hen we were kids, we learned from Saturday morning cartoons that when an ostrich gets scared it hides its head in the sand. Since then, I’ve also learned that when parents get scared, particularly fathers, they behave like the cartoon ostrich.
Alberto and I have known Franco and his family for more than 12 years and I see them almost every week. I’ve had the pleasure of watching his boy and girl grow from toddlers into teenagers, and the kids have always known that Alberto and I are a couple.
Both their kids are intelligent, charming and beautiful beyond the norm — their son in particular, with his easy, unassuming manner, and always-friendly smile. He is among those rare people with an indefinable quality that makes him shine. At the same time, he has a learning disability and he and his parents have struggled with the inflexibility of the Italian school program, which emphasizes memorization and continual testing.
One evening his mother was helping him study for a sociology test. In discussing human behavior, his teacher had told him that most people were “normal” and therefore homosexuals and homosexuality were not normal. His mother told me he hadn’t liked that definition and asked her if there was another way to explain normal.
The other evening, his father Franco and I were having a beer in his kitchen and discussing the ills and woes of society, as we always do. Suddenly, Franco said, “Mark, you know, I’m sorry to say this but I wouldn’t want any of my kids to be gay.”
Well, it may not have been the most politically correct thing to say, especially to a gay person, but I’ve always preferred honesty to being patronized. I also immediately noticed that he referred to his kids in general terms, without specifying either his son or daughter. Considering his daughter’s recent explosion into the world of boyfriends and overt heterosexuality, it was obvious he wasn’t talking about her. I’ve heard the whispered comments about “suspect” girls, as in “…she’s not very feminine and still doesn’t have a boyfriend.”
This certainly wasn’t the first time a parent had tried to appease their deepest fears about their child by making some non-specific comment to me. I suspected he was fishing for some clue as to whether I thought his son might be gay.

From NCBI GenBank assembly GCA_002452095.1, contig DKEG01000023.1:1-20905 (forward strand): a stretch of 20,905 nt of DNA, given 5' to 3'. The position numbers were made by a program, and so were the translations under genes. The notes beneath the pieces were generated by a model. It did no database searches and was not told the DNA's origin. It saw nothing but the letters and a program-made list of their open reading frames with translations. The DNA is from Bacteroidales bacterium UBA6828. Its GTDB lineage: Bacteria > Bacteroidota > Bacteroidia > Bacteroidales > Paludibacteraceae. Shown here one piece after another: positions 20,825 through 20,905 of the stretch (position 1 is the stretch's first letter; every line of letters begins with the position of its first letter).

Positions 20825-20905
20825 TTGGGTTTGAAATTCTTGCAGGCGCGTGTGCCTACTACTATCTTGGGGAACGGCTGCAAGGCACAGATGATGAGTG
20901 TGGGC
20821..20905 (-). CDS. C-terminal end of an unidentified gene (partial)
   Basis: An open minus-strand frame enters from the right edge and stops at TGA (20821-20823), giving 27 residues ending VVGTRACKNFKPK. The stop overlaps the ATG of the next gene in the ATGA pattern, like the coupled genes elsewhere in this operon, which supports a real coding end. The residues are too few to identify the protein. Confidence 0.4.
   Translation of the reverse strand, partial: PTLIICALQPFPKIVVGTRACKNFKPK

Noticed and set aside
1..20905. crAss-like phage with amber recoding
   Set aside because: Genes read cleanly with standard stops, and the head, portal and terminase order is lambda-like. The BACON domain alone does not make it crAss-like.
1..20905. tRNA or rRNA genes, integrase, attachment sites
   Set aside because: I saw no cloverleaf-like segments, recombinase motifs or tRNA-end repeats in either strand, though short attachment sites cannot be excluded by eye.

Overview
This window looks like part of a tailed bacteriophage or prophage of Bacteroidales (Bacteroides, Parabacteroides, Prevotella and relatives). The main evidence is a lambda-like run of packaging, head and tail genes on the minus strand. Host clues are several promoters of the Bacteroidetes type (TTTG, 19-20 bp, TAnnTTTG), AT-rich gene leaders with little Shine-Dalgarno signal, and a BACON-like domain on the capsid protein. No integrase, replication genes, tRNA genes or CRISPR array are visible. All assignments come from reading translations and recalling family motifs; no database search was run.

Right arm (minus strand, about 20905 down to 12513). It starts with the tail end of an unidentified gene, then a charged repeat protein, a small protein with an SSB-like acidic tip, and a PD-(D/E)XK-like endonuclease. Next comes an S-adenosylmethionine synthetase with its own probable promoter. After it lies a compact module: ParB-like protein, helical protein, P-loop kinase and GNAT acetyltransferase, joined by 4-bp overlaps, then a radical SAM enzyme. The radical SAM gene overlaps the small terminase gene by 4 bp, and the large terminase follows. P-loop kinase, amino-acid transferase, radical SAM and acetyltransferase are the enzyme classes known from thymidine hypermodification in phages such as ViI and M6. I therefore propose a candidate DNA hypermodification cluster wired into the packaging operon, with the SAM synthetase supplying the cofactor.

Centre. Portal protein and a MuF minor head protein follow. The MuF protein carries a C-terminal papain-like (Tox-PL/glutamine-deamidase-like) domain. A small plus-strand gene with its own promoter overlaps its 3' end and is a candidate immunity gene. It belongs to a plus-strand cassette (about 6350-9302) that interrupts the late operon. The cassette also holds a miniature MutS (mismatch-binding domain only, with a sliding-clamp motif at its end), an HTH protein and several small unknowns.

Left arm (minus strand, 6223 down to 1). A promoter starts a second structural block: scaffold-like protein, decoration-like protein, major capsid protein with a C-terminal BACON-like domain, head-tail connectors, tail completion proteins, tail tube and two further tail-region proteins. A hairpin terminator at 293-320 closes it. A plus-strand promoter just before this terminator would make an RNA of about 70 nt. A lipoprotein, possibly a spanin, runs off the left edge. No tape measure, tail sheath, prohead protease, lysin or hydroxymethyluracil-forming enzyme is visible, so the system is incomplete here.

Two thoughts came to mind. First, if he was looking for an oracle, he should go to Delphi. Second, although I did have an opinion about the boy, I was not about to share it, and maybe tag the kid with a label before he even knew what his own sexuality was.
“Franco,” I replied, “When you and I grew up homosexuality was only an insult or a dirty joke. It was never talked about seriously. Whether a kid is gay or not, homosexuality is now part of their world, and they have questions. One thing’s for sure, everything you think you know about being gay is probably wrong.”
Just then his son came into the kitchen to steal some tortilla chips and we immediately changed the topic.
“What time are you going to soccer practice?” his father asked.
“In 10 minutes. I’m just getting ready to go.” And he left the kitchen with a pile of tortilla chips in his hand.
It was time for me to go, too, but as I stood up I leaned in a little closer to Franco and said in a lower tone, “Promise me when they come to you with a question about being gay, you come and ask me first before you tell them something stupid and make a fool of yourself.”
Franco laughed, we clasped hands, kissed each other on the cheek in standard Italian style, and I left.
As I walked out into the rainy night towards my motorbike, I knew that was probably the end of it, and that he would never ask. I thought about the cartoon ostrich that buries its head in the sand.
For an LGBT kid, facing their sexuality is among the hardest and most frightening things they will ever have to do. Most kids face it in isolation and some die trying. Why, I wondered, do so many fathers drop the ball when it’s their critical time to be a hero?
PFLAG is the national association for parents of LGBT people in North America. In Italy, AGEDO offers support and assistance to parents of LGBT people and supports LGBT civil rights and the affirmation of personal identity. Headquartered in Milan, they have offices, phone numbers and contact emails throughout Italy.